Australian and Mediterranean herbs compared by antioxidant effect

Australian and Mediterranean herbs compared by antioxidant effect A group of researchers from the Institute of Pharmacy (Sechenov University) and La Trobe University (Australia) have developed a fast and cost-effective way to identify useful substances in herbal extracts. The scientists have successfully applied this method to study plants used as spices in Europe and Australia. The original research has been published in Applied Science, Journal of Pharmaceutical and Biomedical Analysis, and Journal of Chromatography A.

Herbs have been used as spices, condiments, and medicines throughout human history. However, identification of the compounds in herbal extracts still presents a challenge. A substance which needs to be studied should be quite stable and easy to separate from the other compounds in the sample. At the same time, herbal extracts contain hundreds of substances, and many of them remain unexplored. Thus, scientists are continuing to work on the methods that could facilitate the search for new compounds and the analysis of individual chemicals after separation.

Within the collaboration between Sechenov University and La Trobe University (Australia), the researchers used physicochemical analysis and bioassays — to search for compounds with desired properties, and high-performance thin-layer chromatography — to separate the molecules in the herbal extracts.

Thin-layer chromatography (TLC) uses the movement of different compounds on the hard surface of a sorbent (thin layer on a ‘plate’) together with the flow of a solvent. The migration of the molecules depends on their size, structure, electrical charge, affinity to the sorbent, and chemistry of the solvent. The test mixture is applied on the sorbent plate, which is then immersed by one side into a solvent. The latter rises along with the plate (due to capillary forces) and moves the molecules of the test mixture. This method is suitable for the identification of individual compounds in the extracts — without additional processing which may lead to the loss of important components.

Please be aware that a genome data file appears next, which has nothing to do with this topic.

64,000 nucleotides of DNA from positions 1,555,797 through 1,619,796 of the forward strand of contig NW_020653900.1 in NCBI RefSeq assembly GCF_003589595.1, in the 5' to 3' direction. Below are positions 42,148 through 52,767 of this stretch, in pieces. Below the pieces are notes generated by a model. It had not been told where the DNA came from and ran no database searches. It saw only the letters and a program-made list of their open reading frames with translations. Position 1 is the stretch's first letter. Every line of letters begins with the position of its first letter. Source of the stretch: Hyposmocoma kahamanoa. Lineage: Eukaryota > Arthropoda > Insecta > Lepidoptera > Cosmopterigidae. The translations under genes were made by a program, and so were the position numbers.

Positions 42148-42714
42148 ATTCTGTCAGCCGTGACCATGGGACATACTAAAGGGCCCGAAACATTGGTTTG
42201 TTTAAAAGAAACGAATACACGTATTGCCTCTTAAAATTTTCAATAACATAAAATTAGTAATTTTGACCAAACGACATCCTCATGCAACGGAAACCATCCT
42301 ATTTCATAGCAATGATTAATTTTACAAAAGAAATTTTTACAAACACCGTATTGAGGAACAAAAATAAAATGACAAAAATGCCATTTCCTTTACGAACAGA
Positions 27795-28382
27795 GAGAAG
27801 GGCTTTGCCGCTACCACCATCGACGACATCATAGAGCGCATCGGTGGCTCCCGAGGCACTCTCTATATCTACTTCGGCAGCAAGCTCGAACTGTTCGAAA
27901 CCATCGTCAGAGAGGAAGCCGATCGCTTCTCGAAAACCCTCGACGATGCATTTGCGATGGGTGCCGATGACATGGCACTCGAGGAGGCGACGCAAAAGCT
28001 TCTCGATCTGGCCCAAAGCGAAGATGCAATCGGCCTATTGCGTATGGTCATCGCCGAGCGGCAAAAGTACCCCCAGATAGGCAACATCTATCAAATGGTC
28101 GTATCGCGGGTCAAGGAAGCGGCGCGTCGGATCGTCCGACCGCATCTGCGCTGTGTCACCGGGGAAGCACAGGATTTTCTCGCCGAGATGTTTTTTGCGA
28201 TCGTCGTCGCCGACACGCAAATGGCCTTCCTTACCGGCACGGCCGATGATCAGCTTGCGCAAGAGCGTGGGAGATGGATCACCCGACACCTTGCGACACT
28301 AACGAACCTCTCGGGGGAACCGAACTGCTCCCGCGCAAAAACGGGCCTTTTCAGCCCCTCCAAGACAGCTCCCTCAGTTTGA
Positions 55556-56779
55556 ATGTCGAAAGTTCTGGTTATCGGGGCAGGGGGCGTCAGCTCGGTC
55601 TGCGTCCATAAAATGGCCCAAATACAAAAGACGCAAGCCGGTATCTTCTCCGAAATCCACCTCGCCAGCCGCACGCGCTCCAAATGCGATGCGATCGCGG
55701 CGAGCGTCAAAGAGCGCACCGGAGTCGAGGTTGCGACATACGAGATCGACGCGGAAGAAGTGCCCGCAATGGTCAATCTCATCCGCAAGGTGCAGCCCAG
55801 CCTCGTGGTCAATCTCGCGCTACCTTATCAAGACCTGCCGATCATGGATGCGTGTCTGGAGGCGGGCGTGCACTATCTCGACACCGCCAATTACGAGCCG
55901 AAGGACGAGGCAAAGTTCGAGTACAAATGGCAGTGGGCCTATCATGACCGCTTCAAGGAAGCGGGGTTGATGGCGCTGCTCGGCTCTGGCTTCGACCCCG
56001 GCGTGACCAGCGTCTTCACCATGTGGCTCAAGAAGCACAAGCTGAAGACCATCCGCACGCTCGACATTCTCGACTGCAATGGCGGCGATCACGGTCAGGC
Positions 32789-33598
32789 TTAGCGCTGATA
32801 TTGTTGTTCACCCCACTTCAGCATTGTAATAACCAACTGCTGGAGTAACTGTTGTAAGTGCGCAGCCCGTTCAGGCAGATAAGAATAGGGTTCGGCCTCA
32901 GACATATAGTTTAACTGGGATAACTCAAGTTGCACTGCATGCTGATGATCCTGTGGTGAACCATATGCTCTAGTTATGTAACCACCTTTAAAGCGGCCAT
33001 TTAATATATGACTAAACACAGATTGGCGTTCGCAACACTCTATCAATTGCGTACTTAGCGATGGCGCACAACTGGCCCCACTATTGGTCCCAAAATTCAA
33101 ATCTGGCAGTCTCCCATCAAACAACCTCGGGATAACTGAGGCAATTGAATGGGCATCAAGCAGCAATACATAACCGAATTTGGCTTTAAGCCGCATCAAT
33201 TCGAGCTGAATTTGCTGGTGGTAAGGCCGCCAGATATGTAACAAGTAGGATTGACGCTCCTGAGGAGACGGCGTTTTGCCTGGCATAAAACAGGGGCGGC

Bioassays are used to determine the properties of the substances, for example, toxicity, based on the reaction of various model organisms (bacteria, plants, small animals) to the tested compounds. Such methods help scientists understand the effect of herbal extracts on certain enzymes and reactive oxygen species.

The combination of TLC and bioassays allows performing fast and reliable analysis of the substances without isolation from the mixtures. The two methods can be successfully integrated — when the chromatographic plate is immersed in the bioassay medium. Using this combined approach, the scientists have analysed the bioactive compounds found in the Mediterranean herbs — basil, lavender, rosemary, oregano, sage, and thyme. Australian plants have also been added to the study: lemon myrtle (Backhousia citriodora), native thyme (Prostanthera incisa), sea parsley (Apium prostratum), seablite (Suaeda australis), and saltbush (Atriplex cinerea). Some of these herbs contain substances with antioxidant activity and the ability to inhibit enzymes such as α-amylase, which is responsible for breaking down polysaccharides and elevating the blood sugar. The extracts of these herbs can be used to prevent cardiovascular diseases as well as type 2 diabetes. The recent research shows that hyperglycaemia (elevated glucose) triggers the production of reactive oxygen species, changes in endogenous antioxidants, and oxidative stress. Patients with high glucose levels, in addition to possible diabetes, may suffer from a cognitive impairment that does not depend on age.

After analysis, rosemary and oregano extracts demonstrated the best antioxidant activity among the other herbs. Sage, oregano, and thyme were able to inhibit α-amylase most efficiently, while extracts from lavender flowers and leaves did not exhibit this property at all. Among the Australian herbs, lemon myrtle had the greatest antioxidant properties, whereas α-amylase was best inhibited by the extracts from native thyme (this effect was noticed for this plant for the first time), sea parsley, and saltbush.

‘The papers investigate the useful properties of herbs used as condiments in the Mediterranean diet. This research is complex and important, aiming at the in-depth understanding of the nutraceutical value of various herbs. Our data is unique because we used physicochemical analysis in combination with bioassays to analyse the properties of the bioactive compounds. Further comprehensive studies of plant extracts will allow us to investigate many more compounds and discover chemical components with desired properties, which is necessary for the development of new medicines derived from non-pharmacopoeial plants’, said Galina Ramenskaya, Head of the Institute of Pharmacy at Sechenov University.

The analysis of plant extracts using bioassays and thin-layer chromatography facilitates the identification of many substances, including those with desired properties. The fast and cost-effective approach designed by the researchers may be used for the development of new medicines.

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